One of the downsides of working in a field where so much is beholden to the almighty billable hour is that my brain has started to re-wire itself to engage the day in terms of one-hour chunks. This model is reinforced by other phenomena in life - calendaring software like iCal and Google Calendar make it easy to parcel out the day in discrete bits of time, beeps, alarms and bells go off on the hour mark in many workplace and educational settings, and then there's the cultural convention that "all meetings take about an hour" unless otherwise noted. We're increasingly a people whose quality of life and measure of productivity has everything to do with the 24-hour clock.
I generally don't mind this standard when I'm in "work mode," but I've noticed a very undesirable side effect on the rest of my life: I've been slowly losing the ability to spend open-ended social time with people, without my brain trying to fit it in to some predetermined scheduling blocks. The end result is that I think I'm less open to the wonderful, serendipitous experiences and discoveries that one can make in the comfortable and unregulated presence of friends and loved ones.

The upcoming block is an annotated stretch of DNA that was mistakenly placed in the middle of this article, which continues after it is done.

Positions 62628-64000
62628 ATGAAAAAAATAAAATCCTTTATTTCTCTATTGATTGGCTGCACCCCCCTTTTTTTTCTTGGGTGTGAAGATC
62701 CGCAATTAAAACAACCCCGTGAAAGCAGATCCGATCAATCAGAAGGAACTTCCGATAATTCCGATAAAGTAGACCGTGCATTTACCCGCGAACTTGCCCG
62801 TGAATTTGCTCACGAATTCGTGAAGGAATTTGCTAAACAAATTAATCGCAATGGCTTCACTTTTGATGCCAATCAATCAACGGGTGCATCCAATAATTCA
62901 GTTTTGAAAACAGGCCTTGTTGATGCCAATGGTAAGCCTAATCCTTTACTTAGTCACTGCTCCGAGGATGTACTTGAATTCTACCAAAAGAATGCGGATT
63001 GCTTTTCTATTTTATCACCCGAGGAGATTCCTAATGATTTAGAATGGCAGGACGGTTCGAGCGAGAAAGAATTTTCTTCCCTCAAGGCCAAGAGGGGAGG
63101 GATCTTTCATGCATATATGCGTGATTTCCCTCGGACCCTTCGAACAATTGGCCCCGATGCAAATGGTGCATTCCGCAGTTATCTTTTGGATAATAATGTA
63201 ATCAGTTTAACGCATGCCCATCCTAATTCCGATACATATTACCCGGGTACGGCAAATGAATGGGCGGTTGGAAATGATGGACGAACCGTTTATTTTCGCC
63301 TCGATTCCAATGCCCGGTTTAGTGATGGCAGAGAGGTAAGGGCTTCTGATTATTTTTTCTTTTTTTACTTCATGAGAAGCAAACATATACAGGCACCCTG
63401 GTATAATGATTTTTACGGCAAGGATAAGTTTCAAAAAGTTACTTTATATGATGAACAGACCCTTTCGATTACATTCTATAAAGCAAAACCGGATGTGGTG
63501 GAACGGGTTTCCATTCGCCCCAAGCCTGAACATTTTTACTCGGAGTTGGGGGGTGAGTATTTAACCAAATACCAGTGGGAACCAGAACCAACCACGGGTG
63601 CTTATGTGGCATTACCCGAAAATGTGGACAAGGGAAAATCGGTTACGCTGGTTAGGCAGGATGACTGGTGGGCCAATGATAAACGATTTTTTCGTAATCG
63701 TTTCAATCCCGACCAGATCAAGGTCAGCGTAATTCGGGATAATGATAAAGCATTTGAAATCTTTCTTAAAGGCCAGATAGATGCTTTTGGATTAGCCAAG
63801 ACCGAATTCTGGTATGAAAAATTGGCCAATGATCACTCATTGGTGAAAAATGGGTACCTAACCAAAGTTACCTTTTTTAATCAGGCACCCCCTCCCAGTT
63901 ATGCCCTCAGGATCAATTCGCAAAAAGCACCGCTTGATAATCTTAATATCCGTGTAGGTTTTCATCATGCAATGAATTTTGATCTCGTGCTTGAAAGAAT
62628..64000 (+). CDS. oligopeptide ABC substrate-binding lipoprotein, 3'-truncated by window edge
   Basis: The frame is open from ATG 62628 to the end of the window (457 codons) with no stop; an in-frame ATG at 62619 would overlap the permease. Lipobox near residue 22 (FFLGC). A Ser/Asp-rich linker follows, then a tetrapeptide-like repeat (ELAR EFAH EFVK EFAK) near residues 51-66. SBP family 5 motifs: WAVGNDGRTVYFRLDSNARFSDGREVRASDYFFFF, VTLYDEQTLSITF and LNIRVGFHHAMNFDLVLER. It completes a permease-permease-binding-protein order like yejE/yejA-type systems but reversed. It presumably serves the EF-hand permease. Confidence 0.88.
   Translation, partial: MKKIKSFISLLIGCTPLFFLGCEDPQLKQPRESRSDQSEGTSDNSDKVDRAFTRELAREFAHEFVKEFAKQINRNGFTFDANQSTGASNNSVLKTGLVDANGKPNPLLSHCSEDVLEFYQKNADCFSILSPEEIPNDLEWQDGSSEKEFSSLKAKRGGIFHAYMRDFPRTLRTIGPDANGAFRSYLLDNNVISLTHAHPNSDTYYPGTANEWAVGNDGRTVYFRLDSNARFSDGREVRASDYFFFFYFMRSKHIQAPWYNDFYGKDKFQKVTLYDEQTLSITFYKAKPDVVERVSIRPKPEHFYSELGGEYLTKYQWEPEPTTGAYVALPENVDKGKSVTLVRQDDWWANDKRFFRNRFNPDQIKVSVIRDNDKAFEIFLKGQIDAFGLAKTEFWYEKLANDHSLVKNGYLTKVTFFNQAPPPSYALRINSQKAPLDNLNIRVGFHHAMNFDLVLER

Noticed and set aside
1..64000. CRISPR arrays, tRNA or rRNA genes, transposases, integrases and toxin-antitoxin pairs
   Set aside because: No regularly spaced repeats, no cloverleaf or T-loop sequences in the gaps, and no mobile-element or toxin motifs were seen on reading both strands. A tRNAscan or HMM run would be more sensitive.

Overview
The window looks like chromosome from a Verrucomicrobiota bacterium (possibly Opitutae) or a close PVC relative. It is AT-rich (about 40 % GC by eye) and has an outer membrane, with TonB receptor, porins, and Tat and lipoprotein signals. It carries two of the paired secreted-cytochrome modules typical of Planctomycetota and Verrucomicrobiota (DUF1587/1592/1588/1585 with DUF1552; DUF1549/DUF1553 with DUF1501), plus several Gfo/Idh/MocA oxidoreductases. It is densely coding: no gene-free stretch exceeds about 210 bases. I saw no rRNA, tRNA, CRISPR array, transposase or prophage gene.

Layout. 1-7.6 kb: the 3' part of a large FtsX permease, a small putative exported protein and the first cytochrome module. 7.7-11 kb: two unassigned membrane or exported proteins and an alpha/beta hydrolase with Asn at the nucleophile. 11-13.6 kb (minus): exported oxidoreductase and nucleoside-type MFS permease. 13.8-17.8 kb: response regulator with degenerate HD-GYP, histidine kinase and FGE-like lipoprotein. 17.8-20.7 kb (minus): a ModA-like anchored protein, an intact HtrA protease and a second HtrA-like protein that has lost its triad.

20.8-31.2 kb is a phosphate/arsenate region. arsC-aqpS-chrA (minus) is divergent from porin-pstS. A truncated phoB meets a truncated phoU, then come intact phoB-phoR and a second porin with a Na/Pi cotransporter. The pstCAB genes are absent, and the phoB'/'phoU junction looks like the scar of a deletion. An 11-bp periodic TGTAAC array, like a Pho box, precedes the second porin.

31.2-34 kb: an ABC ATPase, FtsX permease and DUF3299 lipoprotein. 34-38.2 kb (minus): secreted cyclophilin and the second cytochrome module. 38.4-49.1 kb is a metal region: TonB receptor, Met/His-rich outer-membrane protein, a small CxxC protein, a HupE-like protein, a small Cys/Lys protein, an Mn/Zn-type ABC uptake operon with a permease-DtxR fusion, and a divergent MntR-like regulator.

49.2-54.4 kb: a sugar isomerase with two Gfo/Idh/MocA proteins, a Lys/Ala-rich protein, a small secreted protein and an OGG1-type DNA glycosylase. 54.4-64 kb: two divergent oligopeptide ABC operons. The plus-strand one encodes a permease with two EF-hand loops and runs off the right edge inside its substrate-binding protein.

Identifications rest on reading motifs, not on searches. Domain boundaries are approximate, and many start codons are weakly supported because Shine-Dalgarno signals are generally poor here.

I've written before about the cues we give and get for when a conversation is going to go deeper, and when it's probably not. To answer my own question about what kinds of states of being allows you to go deeper in conversation, I've been actively working on spending more open-ended time with people I care about and want to get to know better. I have a few thoughts about how it's going, and what approaches are working: